R.E.W. Reynolds has been making cycling shoes since the 1920s and for 2016 is extending its range to include SPD offerings.

With Eroica Britannia taking place this weekend, R.E.W. Reynolds’ classic cycling shoes are likely to be a popular item. They’re still handmade in Northampton, the UK’s quality shoemaking heartland.


Watch Eddy Merckx in action in 1975


The R.E.W. Reynolds bike shop was founded in the town in 1921 and sold bicycle frames made from the tubing of the same name, although the companies were not related. But R.E.W. Reynolds diversified into other cycling essentials too and although it stopped making frames in the 1980s, the cycling shoe business still exists.

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The company’s mainstay is its Classic Road shoe. A lace-up design with leather uppers and soles, it includes a rubber insert to prevent the shoe slipping on the pedal when riding without clips. The outer side of the upper includes a second layer of leather at the forefoot to prevent toe straps from becoming uncomfortable. There’s also a resin panel in the sole under the forefoot to distribute pressure from a classic quill pedal and a steel shank running the length of the sole to increase stiffness and pedalling efficiency.

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Classic shoe is designed to be comfortable with clips and straps

Classic shoe is designed to be comfortable with clips and straps

The Classic Road shoe is sold in men’s and women’s sizes, with the all-black variant costing £149.00. Men’s shoes come in whole sizes between 6 and 12, while women’s are available between sizes 3 and 8. The shoes are also available at the same price with orange or red stitching and laces.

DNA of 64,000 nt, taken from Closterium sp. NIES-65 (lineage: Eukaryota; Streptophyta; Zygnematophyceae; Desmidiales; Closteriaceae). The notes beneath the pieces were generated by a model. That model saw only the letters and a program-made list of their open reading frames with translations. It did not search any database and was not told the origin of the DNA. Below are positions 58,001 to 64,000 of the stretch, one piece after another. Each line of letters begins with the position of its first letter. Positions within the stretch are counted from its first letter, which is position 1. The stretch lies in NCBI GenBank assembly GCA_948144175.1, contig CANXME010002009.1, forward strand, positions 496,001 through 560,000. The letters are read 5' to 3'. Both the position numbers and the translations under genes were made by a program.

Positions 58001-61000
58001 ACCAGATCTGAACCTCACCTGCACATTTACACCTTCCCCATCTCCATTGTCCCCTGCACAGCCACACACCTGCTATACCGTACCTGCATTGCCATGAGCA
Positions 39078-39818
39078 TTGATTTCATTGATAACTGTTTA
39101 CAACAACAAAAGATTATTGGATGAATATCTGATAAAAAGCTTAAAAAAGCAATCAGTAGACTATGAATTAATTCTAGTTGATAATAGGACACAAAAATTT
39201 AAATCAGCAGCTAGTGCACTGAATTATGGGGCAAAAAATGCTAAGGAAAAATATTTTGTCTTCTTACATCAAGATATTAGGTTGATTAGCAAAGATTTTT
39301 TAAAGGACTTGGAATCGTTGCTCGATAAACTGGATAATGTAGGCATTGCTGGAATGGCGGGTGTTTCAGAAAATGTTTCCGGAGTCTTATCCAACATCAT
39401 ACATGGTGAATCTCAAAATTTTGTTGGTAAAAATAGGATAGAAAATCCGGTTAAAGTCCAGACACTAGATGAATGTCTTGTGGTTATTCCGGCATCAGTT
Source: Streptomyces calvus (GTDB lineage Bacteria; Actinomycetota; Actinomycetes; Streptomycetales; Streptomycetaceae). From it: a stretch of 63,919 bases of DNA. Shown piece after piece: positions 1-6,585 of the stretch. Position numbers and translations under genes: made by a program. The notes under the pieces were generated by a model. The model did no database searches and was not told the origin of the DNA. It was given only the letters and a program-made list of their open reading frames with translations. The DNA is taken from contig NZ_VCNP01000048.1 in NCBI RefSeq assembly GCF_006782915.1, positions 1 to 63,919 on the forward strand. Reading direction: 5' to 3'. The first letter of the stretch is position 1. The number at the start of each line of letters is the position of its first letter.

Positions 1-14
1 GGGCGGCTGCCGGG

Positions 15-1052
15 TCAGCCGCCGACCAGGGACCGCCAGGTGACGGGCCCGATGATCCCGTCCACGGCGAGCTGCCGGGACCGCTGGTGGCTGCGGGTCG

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For a bit of variety, R.E.W. Reynolds also offers coloured variants: for £169.00 you can buy the Classic Road in brown or for the Bianchi rider, in celeste.

For 2016 the company is extending its range. There’s a new Goodyear welted variant of the Classic, where the upper and sole are stitched together rather than being bonded.

Brogue shoe and boot have a sole which accepts SPD cleats

Brogue shoe and boot have a sole which accepts SPD cleats

And a new tan leather cycling brogue with a rubber sole which accepts SPD cleats for clipless pedals will be available as a shoe or a boot for just shy of £300. David Smith, the company’s owner, tells us that they’re designed to be stiff enough to cycle in but still comfortable for walking. The idea is that you can commute to work then wear them all day in the office, so you don’t need to carry a change of shoes with you.

R.E.W. Reynolds will be showcasing its new range at Eroica Britannia and is also backing its shoes by taking part in the ride.

All photos courtesy of R.E.W.Reynolds